Alas. I trudged in last week, miserable, for my routine cleaning.
The hygienist this time, a young Mexican-American woman, was carefully pleasant as they always are, and again, as they all do—why, why do they do this?—began chatting away at me. Of course my only available responses were a series of sounds, dramatically inflected: ‘aaah-haaggh,’ ‘aggghh,’ and ‘ooghh.’
Somehow she’d caught wind of the fact that I wrote, and began to tell me, as she worked, that she’d just discovered reading.
I’d heard correctly. This woman may have been in her late twenties. Her life until only recently had mainly consisted of the scramble to get through school, obtain her professional credentials, and land a decent job. (This is my language describing her process, not hers, which was shyer and more polite.) There hadn’t been time—nor any cultural reinforcement—for reading.
By reading I mean reading just to read: from wide-ranging curiosity, for no larger purpose than to enter and dwell in the world of the book.
It started for her when, one day, a friend recommended a silly, popular potboiler. My hygienist found, almost instantly, that she wanted more, and better. Potboilers led to more serious fare. Sometimes she took herself to movies after she’d read the novels on which they were based, to compare them. No one was guiding or instructing her.
I can honestly tell you that her joy, in having discovered this amazing, vast world, expressed itself like Helen Keller’s, at the moment when she’d at last divined the meaning of “water” spelled into her hand by Anne Sullivan.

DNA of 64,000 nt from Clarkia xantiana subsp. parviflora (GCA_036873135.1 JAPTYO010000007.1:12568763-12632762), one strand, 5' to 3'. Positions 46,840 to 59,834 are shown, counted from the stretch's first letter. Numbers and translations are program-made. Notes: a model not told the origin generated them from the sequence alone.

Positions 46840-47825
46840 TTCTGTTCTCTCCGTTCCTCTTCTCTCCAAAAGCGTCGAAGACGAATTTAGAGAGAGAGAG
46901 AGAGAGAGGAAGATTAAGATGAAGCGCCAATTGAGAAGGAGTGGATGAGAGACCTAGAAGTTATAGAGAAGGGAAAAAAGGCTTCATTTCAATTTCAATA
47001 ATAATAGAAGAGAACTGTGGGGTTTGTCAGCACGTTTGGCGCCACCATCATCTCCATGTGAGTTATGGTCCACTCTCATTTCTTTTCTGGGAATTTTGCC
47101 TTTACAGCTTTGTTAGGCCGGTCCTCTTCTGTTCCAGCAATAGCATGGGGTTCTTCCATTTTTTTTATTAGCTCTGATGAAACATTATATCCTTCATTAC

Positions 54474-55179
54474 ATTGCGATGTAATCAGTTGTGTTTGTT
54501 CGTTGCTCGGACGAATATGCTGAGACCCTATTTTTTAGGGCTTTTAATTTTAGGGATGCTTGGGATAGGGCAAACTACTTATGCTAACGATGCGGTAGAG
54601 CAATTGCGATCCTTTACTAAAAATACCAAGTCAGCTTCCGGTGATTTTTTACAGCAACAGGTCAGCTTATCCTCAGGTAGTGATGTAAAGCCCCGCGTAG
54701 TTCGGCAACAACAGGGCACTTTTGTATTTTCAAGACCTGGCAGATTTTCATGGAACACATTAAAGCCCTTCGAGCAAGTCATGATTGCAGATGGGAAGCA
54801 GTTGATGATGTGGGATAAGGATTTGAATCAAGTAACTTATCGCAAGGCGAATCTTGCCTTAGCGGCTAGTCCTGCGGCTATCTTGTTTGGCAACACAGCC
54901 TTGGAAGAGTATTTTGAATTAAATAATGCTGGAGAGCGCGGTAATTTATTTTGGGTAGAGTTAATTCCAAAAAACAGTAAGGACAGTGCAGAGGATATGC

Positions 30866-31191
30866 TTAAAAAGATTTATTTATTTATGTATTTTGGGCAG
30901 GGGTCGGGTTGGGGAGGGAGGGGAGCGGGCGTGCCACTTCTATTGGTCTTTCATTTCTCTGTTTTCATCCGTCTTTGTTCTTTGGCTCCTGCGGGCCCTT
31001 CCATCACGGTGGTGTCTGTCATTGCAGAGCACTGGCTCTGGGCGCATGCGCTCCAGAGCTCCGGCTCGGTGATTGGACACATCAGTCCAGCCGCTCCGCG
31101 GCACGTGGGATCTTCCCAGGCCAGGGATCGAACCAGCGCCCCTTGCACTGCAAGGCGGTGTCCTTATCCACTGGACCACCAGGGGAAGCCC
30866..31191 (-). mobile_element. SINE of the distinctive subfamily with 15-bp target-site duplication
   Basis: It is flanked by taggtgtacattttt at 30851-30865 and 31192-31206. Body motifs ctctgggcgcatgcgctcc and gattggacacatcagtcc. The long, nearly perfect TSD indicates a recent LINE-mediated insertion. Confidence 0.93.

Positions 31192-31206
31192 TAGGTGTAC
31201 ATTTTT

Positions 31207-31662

My own misery evaporated. I scribbled (once freed) a list of books for her to investigate, classics that would transcend fashion and blow her mind. Out of Africa. The Great Gatsby. And because she’d read a Norwegian book that intrigued her, Out Stealing Horses. There were dozens more.
I walked out of that office with not only clean teeth but an excited heart, fired up by her wonder. Simply by pointing out for her certain beloved stepping stones into it, I found the same brilliant, multicolored Oz opening up all over again for me.
Joan Frank is the author of five books of fiction, and a recent essay collection called Because You Have To: A Writing Life, just nominated for the ForeWord Reviews Book of the Year Award in Nonfiction. Joan holds an MFA in creative fiction from Warren Wilson College, is a MacDowell Colony Fellow, Pushcart Prize nominee, winner of the ForeWord Reviews Book of the Year Award in Short Fiction, Richard Sullivan Prize, Dana Award, and is the recipient of grants from the Barbara Deming Memorial Fund, Ludwig Vogelstein Foundation, and Sonoma Arts Council. A two-time nominee for the Northern California Book Award in Fiction and San Francisco Library Literary Laureate, Joan has taught creative writing at San Francisco State University, and continues to teach and edit in private consultation. Joan also regularly reviews literary fiction for the San Francisco Chronicle Book Review. She lives in Northern California.